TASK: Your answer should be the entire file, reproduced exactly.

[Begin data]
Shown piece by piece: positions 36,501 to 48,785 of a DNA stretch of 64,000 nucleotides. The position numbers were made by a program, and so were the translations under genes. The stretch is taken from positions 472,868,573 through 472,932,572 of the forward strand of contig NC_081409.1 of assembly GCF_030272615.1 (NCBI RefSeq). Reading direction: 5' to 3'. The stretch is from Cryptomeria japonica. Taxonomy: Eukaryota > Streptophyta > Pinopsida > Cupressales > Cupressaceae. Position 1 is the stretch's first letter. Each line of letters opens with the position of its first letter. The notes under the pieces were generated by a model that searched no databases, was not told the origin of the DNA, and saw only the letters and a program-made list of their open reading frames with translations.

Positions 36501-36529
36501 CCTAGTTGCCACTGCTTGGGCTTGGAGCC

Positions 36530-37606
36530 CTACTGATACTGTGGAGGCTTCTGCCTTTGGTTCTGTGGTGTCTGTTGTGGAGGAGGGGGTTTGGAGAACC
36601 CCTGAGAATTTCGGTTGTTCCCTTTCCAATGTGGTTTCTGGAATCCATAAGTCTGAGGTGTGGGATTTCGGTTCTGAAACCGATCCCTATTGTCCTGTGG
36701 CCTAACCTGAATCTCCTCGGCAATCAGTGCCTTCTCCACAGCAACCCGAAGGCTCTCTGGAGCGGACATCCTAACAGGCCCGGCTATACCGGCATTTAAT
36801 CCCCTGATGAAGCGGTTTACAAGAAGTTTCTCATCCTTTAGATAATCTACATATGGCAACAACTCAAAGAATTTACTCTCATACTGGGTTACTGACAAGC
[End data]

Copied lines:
Shown piece by piece: positions 36,501 to 48,785 of a DNA stretch of 64,000 nucleotides. The position numbers were made by a program, and so were the translations under genes. The stretch is taken from positions 472,868,573 through 472,932,572 of the forward strand of contig NC_081409.1 of assembly GCF_030272615.1 (NCBI RefSeq). Reading direction: 5' to 3'. The stretch is from Cryptomeria japonica. Taxonomy: Eukaryota > Streptophyta > Pinopsida > Cupressales > Cupressaceae. Position 1 is the stretch's first letter. Each line of letters opens with the position of its first letter. The notes under the pieces were generated by a model that searched no databases, was not told the origin of the DNA, and saw only the letters and a program-made list of their open reading frames with translations.

Positions 36501-36529
36501 CCTAGTTGCCACTGCTTGGGCTTGGAGCC

Positions 36530-37606
36530 CTACTGATACTGTGGAGGCTTCTGCCTTTGGTTCTGTGGTGTCTGTTGTGGAGGAGGGGGTTTGGAGAACC
36601 CCTGAGAATTTCGGTTGTTCCCTTTCCAATGTGGTTTCTGGAATCCATAAGTCTGAGGTGTGGGATTTCGGTTCTGAAACCGATCCCTATTGTCCTGTGG
36701 CCTAACCTGAATCTCCTCGGCAATCAGTGCCTTCTCCACAGCAACCCGAAGGCTCTCTGGAGCGGACATCCTAACAGGCCCGGCTATACCGGCATTTAAT
36801 CCCCTGATGAAGCGGTTTACAAGAAGTTTCTCATCCTTTAGATAATCTACATATGGCAACAACTCAAAGAATTTACTCTCATACTGGGTTACTGACAAGC